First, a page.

With air emission regulations constantly changing, Nationwide Boiler has had to adopt new ways to keep up with more stringent standards. For instance, in 1995, Nationwide became the first rental boiler company to convert their fleet of watertube boilers to low NOx levels of 30 ppm. The company’s method of choice to reduce NOx emissions further led to the creation of the CataStak™, which was developed in the late 90s and since then has proven to reduce NOx emissions by as much as 99%. In addition, it can be supplied for new equipment or as a retrofit on an existing system. What were the early days of the CataStak like? What steps did it take to get to where it is now? Let’s find out in this edition of Boiler Basics 101.

It all began when Nationwide Boiler chose Selective Catalytic Reduction, or SCR technology, to be their solution to NOx compliance. They determined that SCR was the best alternative due to its reliability, ease of operation, high efficiency, and its ability to reduce emissions to single digit NOx levels. In 1999, Nationwide Boiler became the first rental boiler company to conduct an SCR field demonstration on a package watertube boiler and followed by utilizing the system heavily in their rental fleet. The enormous success of rental SCR systems suggested to company management that a market existed for a field-retrofit system for package boilers - later to be branded and trademarked in 2001 as the CataStak™ SCR System.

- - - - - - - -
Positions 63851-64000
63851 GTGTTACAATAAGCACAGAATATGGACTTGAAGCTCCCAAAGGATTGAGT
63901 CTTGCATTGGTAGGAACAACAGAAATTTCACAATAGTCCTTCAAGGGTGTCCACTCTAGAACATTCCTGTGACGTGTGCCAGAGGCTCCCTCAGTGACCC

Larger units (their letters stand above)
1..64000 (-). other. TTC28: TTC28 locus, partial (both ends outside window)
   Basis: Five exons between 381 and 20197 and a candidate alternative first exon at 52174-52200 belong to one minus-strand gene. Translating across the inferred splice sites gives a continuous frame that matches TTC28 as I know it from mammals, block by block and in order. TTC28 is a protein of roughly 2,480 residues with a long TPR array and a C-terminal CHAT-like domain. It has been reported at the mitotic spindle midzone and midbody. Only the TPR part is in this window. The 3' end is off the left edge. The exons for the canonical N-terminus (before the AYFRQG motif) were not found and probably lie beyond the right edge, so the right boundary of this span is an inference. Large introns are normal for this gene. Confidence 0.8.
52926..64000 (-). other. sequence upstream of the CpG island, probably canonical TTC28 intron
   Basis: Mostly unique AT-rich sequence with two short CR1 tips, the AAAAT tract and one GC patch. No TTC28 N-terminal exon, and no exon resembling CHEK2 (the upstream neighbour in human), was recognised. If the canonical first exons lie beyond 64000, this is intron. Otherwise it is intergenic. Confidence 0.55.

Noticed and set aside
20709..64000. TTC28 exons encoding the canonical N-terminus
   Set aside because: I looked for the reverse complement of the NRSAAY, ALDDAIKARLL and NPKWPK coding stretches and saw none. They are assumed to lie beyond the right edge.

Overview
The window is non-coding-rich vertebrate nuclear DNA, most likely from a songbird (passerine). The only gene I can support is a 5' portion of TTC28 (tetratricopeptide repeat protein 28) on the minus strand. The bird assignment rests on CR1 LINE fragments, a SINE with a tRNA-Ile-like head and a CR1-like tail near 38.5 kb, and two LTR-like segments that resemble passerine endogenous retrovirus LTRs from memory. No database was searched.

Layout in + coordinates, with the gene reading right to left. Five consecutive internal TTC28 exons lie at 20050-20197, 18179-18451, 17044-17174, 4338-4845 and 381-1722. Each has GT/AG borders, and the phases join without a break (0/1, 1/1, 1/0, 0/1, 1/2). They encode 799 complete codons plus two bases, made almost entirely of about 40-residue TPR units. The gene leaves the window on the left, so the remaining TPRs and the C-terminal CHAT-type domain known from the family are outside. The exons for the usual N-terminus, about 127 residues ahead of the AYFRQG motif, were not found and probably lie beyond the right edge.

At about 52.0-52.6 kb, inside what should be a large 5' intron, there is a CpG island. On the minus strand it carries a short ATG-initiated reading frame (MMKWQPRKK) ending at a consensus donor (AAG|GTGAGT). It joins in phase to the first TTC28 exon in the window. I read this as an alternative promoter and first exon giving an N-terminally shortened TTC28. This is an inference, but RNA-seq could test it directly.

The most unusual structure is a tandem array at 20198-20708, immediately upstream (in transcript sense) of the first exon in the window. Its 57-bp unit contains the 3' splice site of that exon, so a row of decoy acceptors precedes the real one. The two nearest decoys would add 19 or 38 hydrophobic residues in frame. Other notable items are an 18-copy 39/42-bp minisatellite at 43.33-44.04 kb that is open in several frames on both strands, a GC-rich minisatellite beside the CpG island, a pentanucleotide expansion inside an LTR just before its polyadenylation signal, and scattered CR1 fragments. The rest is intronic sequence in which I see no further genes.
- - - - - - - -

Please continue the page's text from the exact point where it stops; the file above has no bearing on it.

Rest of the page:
Fast forward to the year 2004, Nationwide began offering the CataStak for new and existing package watertube boilers to meet sub 9 ppm NOx levels. After witnessing its continual growth, Nationwide Boiler introduced a new business unit, Nationwide Environmental Solutions (NES). NES was formed with a focus on lowering overall industrial greenhouse gas emissions and increasing the operational efficiency of fired equipment. This allowed Nationwide to continually raise the bar in providing reliable solutions to meet market demand.